North Texas Comic Book Show Brings Fans, Artists Together

Updated: Oct 11, 2018



Photo by: Matt Hirst


The North Texas Comic Book Show, a two-day comic book convention, saw collectors, cosplayers, and merchants come together with some of the industry’s most famous comic artists in the Irving Convention Center to celebrate the best of what the comic and cosplay worlds have to offer over the July 21-22 weekend.


July’s event was the first of the biannually produced comic book shows hosted at the Irving venue. The spacious exhibition room, coupled with the enormous selection of memorabilia, literature, and artwork, created the type of open, inviting, and accessible atmosphere the North Texas Comic Book Show is known for.


“North Texas Comic Book Show, or NTCBS as it is affectionately known, is probably my absolute favorite smaller con” said Daniel Calhoun, the NTCBS’s self-proclaimed ‘most vocal supporter.’ “It focuses more on comics, instead of movies or TV shows, and has more of a family reunion feel than a business event, It is a con that cosplayers have taken as our own, and one near and dear to all of our hearts. This con is my suggestion for anyone who has never been to one before, because you can get a taste of the geek life, but not be overwhelmed. You walk away from it feeling you are a part of a larger community.


“This show really is my heart and soul. Not only is it six years going, but it is also my four year anniversary of working for the show. We have over 100 events in Texas alone. Myself, as well as many of the cosplayers you see at shows, are involved in the charity, Heroic Inner Kids. Many of us are also members of the group, North Texas Cosplay [NTC]. From friends I have in other states, I can state that we in Texas, North Texas specifically, have probably the most organized group in the whole country. We have over 5000 members in NTC itself.”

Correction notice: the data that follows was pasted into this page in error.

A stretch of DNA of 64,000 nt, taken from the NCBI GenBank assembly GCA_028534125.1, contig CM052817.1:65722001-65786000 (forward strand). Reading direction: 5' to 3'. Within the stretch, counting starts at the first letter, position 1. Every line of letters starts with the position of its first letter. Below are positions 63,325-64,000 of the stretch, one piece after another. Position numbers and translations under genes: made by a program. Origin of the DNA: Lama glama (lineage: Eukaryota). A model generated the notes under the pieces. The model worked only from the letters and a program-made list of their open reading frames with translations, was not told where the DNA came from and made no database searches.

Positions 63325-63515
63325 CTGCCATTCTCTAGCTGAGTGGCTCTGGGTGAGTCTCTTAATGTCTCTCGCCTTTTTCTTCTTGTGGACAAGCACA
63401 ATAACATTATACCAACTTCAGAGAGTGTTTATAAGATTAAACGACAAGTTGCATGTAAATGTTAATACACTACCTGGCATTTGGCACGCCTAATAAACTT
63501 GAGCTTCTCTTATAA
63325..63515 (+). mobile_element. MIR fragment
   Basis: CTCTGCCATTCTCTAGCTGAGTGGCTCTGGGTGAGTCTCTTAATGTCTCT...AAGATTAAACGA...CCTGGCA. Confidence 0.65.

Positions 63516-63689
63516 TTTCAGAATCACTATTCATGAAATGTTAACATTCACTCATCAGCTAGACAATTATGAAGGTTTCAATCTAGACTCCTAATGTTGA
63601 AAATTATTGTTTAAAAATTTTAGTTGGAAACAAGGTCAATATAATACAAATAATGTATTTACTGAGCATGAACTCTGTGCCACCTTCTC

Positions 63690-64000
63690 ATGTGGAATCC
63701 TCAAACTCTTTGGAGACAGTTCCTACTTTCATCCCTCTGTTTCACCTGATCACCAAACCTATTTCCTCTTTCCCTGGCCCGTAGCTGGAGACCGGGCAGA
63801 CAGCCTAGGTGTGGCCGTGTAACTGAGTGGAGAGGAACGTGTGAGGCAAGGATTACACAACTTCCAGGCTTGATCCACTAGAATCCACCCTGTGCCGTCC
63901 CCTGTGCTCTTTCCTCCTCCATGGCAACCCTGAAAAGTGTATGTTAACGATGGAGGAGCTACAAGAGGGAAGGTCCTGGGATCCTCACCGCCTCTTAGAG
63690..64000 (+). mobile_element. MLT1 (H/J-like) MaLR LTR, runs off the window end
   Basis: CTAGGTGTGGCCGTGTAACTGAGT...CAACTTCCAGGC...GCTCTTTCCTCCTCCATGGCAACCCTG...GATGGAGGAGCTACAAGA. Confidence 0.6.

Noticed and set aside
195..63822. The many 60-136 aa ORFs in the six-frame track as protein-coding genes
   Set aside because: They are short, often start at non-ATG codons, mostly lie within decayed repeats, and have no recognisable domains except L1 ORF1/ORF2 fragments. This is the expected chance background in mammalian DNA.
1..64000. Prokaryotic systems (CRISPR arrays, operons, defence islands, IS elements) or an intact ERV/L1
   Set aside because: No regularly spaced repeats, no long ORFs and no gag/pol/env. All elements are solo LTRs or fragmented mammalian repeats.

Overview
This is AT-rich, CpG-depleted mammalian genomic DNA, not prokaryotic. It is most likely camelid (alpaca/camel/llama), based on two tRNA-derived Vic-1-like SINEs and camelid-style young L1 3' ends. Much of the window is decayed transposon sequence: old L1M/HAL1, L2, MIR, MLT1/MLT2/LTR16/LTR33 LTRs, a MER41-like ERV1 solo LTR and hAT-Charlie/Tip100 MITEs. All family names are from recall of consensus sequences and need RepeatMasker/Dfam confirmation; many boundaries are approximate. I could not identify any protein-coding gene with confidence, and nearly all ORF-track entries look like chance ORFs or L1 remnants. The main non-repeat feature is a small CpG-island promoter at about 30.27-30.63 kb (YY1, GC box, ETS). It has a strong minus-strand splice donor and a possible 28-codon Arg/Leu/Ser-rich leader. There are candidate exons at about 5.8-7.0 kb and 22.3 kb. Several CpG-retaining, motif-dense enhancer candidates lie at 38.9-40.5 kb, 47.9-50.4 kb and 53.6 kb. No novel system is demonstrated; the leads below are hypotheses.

The vast majority of the exhibition room’s center area of was set aside for vendor stands of art and bins full to the brim with comic trinkets and memorabilia, while the outside border was reserved for the more renowned comic artists. Fans were free to interact with their favorite artists, most of whom spent their time not in conversation, but drawing and expanding upon their already impressive galleries available for sale.


“It’s so refreshing to come to conventions that are a bit more laid back like this,” cosplay fan Sophie Martin said. “A lot of the comic cons and other events get really big, making it difficult to interact with your favorite artists and writers. Especially for those people who may have not yet have been introduced to the crazy world of cosplay, but are interested, or maybe for those who are societally anxious, smaller conventions and shows like this are really nice. You also can learn a lot by having the ability to ask artists questions. Some conventions get huge, and that can mean huge lines to wait in.”


The many booths and activities simultaneously ongoing often made it possible for fans to find one-on-one time with their specific artists of interest. By being able to do so, fans are given a platform to examine the opinions and thoughts of their favorite professional artists.


“You’re never going to like your own art style, ever,” Mike Wolfman of Unearthly Comics said. “Probably once you do start liking it, you should just quit. You’ll never like it. You have to get your opinions from other people, and they’re going to love it, so you have to listen to the other people.”